ABA joins with dozens of law schools to address issues in police practices
America was founded on the principle that all men are created equal. Throughout our history, we have not always lived up to that self-evident truth. This has been especially true in our criminal justice system.
In 2020, inequities involving how Black people and other people of color are treated in our justice system have been the focus of nationwide protests and movements such as Black Lives Matter. The killing of George Floyd by a Minneapolis police officer ignited a national debate about police tactics and accountability.
Injustices in our system are not new and are all too common. But we are long overdue for addressing and correcting them.
This should draw the attention of all lawyers. A system that is unfair for some must be unacceptable to all.
The American Bar Association stands for equal justice and has long worked to eliminate bias in our justice system. We always must encourage innovative and proactive approaches that promote justice for all.
To help accomplish this, the ABA, in collaboration with 52 founding ABA-accredited law schools, recently launched the ABA Legal Education Police Practices Consortium. The group, which continues to accept new member law schools, is examining and addressing legal issues in policing and public safety, including conduct, oversight and the evolving nature of police work.
The ABA’s expertise in developing model police practices and collaborating on projects will aid in implementing needed reforms throughout the United States.
The consortium will initiate projects designed to support effective policing, promote racial equity in the criminal justice system and eliminate tactics that are racially motivated or have a disparate impact based on race. Each community has different needs and adopts different solutions. The consortium’s wide-ranging approach and geographic diversity will help address the issues at a more local level.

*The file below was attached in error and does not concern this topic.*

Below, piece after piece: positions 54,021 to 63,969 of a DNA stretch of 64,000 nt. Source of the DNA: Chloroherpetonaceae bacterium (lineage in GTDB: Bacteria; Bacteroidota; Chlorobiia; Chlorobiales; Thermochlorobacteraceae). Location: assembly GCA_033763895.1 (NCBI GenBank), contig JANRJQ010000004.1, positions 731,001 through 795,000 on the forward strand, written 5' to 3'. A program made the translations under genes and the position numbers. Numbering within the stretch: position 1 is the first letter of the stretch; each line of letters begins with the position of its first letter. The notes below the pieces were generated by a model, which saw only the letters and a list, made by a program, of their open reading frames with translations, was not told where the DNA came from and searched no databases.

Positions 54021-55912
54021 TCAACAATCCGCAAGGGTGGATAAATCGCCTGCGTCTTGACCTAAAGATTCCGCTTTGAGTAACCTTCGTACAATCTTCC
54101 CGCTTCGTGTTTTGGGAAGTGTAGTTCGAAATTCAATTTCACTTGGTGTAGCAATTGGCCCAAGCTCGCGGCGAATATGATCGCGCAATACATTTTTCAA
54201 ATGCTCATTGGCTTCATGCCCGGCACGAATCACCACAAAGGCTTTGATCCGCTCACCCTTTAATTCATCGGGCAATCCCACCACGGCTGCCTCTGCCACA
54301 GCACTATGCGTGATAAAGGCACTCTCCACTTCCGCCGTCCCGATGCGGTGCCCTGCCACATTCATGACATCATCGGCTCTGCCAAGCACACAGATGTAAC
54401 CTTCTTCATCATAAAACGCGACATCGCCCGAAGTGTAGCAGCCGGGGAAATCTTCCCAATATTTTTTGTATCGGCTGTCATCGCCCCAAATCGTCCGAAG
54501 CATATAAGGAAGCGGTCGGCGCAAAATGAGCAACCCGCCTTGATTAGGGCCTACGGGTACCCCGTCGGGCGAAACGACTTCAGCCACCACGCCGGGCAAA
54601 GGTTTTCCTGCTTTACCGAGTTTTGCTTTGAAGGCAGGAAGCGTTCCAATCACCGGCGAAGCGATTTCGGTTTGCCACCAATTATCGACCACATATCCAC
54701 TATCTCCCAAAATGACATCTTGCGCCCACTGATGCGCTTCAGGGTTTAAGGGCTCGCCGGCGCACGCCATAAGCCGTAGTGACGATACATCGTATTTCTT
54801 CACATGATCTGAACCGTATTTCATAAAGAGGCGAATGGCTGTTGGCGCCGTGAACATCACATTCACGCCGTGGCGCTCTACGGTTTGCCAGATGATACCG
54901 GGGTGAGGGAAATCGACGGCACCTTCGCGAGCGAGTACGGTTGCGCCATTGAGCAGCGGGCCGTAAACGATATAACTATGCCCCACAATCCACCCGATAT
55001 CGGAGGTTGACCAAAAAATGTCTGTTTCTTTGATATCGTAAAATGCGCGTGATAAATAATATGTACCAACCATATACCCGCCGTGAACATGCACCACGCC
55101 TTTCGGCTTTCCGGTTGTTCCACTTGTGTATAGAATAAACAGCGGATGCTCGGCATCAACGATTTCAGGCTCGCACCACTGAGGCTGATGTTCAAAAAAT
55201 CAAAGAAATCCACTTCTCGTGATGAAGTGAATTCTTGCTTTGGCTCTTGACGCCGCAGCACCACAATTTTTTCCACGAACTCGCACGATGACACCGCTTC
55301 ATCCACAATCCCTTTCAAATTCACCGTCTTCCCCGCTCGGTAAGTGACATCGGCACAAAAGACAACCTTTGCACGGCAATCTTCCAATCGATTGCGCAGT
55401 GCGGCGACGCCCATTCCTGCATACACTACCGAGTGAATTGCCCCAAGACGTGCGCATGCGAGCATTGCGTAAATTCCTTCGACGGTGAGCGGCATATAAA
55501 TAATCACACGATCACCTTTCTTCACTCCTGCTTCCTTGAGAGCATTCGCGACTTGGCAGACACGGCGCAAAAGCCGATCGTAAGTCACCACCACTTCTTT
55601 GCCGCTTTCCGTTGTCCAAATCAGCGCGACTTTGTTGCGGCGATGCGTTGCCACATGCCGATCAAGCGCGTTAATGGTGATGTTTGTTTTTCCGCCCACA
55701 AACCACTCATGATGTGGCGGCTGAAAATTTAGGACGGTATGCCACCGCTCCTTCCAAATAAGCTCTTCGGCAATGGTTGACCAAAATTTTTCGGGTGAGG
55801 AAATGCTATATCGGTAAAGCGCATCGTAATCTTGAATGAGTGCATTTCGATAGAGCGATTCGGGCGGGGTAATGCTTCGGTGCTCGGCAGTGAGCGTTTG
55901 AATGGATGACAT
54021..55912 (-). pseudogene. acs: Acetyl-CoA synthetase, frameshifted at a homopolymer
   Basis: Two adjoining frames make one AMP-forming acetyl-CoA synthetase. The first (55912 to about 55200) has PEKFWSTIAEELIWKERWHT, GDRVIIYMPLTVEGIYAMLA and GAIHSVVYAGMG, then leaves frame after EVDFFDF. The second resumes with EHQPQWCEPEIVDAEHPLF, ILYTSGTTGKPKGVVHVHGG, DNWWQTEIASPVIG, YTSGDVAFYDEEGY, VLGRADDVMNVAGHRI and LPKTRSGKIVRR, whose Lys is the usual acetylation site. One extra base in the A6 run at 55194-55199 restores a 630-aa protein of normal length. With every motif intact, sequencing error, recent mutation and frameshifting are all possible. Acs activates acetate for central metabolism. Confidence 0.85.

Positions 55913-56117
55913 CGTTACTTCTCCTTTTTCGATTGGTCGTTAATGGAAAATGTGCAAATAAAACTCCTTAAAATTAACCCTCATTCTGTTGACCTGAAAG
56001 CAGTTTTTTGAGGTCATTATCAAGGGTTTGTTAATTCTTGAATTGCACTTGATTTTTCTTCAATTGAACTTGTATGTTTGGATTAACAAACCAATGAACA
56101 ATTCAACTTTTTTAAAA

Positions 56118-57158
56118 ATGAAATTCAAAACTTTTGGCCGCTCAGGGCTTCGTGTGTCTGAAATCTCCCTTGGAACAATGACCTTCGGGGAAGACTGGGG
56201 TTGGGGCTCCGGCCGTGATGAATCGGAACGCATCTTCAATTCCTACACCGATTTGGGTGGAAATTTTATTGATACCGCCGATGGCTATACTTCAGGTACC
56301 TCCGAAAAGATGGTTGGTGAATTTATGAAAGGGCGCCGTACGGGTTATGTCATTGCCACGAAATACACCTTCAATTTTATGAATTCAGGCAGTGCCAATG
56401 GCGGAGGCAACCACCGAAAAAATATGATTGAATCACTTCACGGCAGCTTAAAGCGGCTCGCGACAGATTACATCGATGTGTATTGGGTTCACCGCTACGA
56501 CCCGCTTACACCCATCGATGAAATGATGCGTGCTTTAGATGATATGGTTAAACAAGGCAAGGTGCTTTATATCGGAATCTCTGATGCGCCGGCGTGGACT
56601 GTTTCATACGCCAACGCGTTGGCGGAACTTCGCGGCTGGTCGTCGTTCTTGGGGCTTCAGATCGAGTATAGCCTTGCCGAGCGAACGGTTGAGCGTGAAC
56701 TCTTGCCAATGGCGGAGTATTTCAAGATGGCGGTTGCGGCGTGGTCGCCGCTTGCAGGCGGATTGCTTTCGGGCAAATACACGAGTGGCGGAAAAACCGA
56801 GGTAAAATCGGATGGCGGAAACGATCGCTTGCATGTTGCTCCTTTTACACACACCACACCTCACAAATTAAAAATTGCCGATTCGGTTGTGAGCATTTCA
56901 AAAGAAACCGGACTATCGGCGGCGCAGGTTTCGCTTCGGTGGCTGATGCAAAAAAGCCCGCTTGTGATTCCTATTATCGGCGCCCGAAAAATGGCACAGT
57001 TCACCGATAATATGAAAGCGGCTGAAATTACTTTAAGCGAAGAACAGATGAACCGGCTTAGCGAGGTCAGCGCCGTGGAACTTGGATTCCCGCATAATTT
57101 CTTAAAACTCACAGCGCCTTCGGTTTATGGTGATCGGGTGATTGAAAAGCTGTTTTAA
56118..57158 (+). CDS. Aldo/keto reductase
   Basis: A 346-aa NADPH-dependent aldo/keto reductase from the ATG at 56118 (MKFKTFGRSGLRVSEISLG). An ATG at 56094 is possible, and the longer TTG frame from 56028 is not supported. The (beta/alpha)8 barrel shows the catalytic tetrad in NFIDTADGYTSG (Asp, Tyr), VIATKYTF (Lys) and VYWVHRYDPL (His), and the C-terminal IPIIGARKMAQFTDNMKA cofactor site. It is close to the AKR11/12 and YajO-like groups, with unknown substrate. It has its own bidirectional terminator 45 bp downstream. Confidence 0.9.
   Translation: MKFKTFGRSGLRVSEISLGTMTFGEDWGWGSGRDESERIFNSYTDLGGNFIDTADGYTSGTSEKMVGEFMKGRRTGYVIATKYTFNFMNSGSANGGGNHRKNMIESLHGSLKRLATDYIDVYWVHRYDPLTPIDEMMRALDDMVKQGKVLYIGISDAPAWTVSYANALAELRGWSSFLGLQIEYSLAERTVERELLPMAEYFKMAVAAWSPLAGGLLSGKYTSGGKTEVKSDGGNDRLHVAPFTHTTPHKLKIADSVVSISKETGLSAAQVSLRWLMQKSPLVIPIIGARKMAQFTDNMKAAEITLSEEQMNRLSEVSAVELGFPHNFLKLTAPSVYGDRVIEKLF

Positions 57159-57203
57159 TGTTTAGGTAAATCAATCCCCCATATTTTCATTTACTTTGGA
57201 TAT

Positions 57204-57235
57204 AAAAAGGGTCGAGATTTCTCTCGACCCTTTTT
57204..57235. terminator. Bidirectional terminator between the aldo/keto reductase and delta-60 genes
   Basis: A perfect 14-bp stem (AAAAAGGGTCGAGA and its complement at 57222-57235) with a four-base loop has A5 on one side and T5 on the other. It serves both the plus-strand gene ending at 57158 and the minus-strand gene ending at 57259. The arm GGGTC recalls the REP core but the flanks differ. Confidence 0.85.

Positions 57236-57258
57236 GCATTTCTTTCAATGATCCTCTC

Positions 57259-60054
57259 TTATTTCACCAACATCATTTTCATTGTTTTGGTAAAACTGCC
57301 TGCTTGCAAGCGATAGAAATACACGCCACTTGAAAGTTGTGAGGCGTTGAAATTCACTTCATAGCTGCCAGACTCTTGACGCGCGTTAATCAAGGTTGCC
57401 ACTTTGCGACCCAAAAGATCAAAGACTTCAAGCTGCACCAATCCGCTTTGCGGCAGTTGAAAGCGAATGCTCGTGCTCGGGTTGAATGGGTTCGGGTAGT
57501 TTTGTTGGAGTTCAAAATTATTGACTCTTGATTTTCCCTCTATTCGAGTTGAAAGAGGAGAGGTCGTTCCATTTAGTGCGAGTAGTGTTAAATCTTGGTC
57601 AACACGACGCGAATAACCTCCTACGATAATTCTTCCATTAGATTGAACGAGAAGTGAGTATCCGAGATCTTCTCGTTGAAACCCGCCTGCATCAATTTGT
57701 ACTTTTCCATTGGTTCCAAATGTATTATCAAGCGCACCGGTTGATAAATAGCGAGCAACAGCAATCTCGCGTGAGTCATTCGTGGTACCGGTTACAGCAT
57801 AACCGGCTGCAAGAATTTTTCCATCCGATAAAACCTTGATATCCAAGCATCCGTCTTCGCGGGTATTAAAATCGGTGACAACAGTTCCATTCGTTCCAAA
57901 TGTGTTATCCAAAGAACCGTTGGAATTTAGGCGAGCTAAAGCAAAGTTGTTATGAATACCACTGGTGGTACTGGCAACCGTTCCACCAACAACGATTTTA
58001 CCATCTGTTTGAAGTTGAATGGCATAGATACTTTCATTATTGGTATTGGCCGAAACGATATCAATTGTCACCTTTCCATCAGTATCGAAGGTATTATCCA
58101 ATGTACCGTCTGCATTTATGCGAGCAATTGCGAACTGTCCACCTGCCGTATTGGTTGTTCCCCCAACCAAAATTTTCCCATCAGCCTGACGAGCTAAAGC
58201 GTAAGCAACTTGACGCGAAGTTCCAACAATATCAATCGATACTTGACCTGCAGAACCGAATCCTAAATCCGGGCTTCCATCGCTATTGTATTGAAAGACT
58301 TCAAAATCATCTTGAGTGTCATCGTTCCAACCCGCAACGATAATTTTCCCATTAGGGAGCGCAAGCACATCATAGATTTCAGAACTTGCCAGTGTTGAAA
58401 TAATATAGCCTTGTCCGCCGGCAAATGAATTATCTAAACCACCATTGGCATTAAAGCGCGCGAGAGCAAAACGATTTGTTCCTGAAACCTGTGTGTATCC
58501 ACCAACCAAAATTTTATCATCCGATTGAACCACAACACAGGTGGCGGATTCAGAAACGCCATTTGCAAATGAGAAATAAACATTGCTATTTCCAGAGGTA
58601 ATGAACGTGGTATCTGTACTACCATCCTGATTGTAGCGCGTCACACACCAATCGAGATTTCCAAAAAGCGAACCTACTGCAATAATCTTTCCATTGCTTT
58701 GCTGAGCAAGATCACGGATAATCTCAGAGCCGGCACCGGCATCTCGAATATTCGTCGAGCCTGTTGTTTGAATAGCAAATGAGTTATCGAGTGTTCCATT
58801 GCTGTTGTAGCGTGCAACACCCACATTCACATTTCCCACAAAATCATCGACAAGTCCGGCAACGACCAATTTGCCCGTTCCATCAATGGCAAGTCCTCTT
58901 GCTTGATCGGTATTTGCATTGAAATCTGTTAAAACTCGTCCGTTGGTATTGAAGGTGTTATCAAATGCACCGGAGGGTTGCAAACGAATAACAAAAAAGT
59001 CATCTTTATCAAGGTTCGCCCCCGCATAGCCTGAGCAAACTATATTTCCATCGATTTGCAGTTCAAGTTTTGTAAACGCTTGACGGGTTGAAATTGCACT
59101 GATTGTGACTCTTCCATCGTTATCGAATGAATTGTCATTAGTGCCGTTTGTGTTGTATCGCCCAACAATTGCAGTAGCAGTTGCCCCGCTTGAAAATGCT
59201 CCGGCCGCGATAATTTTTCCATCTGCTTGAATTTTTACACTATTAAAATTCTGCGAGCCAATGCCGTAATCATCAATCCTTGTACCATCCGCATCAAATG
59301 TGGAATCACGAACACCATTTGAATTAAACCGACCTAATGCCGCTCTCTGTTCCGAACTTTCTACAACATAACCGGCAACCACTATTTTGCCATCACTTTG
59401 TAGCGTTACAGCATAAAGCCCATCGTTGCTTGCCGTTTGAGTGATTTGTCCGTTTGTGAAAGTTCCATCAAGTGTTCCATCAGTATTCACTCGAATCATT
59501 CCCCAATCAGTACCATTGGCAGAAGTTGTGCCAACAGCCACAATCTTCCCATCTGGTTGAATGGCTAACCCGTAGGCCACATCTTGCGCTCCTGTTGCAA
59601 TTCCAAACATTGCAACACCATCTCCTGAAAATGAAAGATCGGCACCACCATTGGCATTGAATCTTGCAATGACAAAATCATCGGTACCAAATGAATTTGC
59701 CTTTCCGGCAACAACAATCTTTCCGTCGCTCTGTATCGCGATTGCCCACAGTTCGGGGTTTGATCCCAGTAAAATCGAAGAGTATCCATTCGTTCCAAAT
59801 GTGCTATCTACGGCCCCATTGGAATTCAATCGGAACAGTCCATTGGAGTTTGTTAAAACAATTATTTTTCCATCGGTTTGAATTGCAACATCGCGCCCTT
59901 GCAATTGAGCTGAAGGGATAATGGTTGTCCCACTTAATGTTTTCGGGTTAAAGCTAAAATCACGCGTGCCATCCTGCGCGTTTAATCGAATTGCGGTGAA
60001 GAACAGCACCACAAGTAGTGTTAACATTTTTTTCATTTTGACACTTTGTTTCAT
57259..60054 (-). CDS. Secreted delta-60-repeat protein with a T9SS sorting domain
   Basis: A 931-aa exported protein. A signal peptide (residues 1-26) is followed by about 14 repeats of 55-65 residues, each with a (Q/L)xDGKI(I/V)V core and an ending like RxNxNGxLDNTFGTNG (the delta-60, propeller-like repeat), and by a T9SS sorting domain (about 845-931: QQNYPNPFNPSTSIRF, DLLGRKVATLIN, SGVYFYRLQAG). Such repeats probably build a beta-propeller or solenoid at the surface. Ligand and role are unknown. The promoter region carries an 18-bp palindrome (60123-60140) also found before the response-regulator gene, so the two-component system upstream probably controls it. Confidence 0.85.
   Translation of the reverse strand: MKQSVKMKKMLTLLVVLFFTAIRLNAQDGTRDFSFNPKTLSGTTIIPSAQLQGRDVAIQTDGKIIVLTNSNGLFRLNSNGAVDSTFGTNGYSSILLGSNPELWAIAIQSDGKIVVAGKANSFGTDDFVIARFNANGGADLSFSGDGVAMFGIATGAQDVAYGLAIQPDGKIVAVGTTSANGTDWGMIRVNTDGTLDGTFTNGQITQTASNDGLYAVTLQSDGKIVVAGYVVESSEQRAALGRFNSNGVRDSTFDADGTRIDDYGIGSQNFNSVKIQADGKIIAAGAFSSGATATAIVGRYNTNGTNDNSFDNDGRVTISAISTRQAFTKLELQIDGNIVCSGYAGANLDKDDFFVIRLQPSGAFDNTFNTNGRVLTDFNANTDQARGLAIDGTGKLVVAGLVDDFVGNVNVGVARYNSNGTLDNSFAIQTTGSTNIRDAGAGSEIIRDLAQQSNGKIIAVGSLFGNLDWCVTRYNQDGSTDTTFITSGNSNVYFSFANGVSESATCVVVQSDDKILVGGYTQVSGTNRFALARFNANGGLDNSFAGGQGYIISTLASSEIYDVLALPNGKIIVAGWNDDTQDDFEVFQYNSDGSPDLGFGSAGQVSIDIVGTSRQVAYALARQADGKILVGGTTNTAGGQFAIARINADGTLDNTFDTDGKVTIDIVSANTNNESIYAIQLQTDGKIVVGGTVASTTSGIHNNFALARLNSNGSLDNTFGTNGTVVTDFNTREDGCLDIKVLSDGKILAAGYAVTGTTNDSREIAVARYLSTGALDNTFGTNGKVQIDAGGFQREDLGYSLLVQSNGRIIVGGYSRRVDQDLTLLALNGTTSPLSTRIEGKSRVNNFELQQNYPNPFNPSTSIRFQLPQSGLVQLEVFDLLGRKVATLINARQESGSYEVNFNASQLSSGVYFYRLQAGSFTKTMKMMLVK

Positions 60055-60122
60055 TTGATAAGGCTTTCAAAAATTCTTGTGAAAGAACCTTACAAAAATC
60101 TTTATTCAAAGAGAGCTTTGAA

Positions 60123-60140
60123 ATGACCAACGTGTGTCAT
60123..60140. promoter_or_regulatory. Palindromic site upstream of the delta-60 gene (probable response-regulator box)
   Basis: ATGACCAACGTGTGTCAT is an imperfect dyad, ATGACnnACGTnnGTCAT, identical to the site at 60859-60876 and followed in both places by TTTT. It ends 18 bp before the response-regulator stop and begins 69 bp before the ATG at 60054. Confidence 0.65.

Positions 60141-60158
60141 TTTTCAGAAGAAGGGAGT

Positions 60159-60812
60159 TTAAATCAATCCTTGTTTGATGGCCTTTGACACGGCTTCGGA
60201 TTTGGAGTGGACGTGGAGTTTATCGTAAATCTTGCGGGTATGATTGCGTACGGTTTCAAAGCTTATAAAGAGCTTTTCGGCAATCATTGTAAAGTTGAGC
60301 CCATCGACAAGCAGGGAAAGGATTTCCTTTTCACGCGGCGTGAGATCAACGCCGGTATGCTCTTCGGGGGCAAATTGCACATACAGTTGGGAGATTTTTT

The consortium will have input from and access to the ABA Criminal Justice Section and the full range of the American Bar Association’s expertise and influence. Each participating law school will develop opportunities for one or more of its law students to engage in assignments that will include promoting existing ABA policies at the local, state and national levels as well as developing new policy proposals for consideration by the ABA House of Delegates. They will conduct research, provide advocacy and develop model curricula for law schools. The students will also engage with police departments and local, state and national leaders on police practices.
ABA’s stances on policing
This effort is an important step toward producing a more equitable system for all, but it is far from the ABA’s first or only effort. The Criminal Justice Section, which recently celebrated its 100th anniversary, published its first edition of the Criminal Justice Standards in 1974, and it included a section on standards for the Urban Police Function.
At the annual meeting in 2020, the ABA House of Delegates passed several resolutions dealing with policing, including policies that urge governments to enact legislation to eliminate or substantially curtail qualified immunity for law enforcement agents in civil actions. Another resolution called for legislation to encourage the collection of records and data on the use of deadly or excessive force by law enforcement.
In his speech accepting the Nobel Peace Prize in 1964, the Rev. Martin Luther King Jr. said, “I refuse to accept the view that mankind is so tragically bound to the starless midnight of racism and war that the bright daybreak of peace and brotherhood can never become a reality.”
We can achieve, as is etched in the frieze of the Supreme Court building, “Equal Justice Under Law.” We, as lawyers, cannot accept anything less.
As we continue to experience a time of accelerated change and disruption, the American Bar Association and leading legal software provider Clio have joined forces as strategic partners to assist legal professionals in navigating the significant and unique challenges ahead.
This story was originally published in the Dec/Jan 2020-2021 issue of the ABA Journal under the headline: “Equal Justice Under Law: ABA joins with dozens of law schools to address issues in police practices.”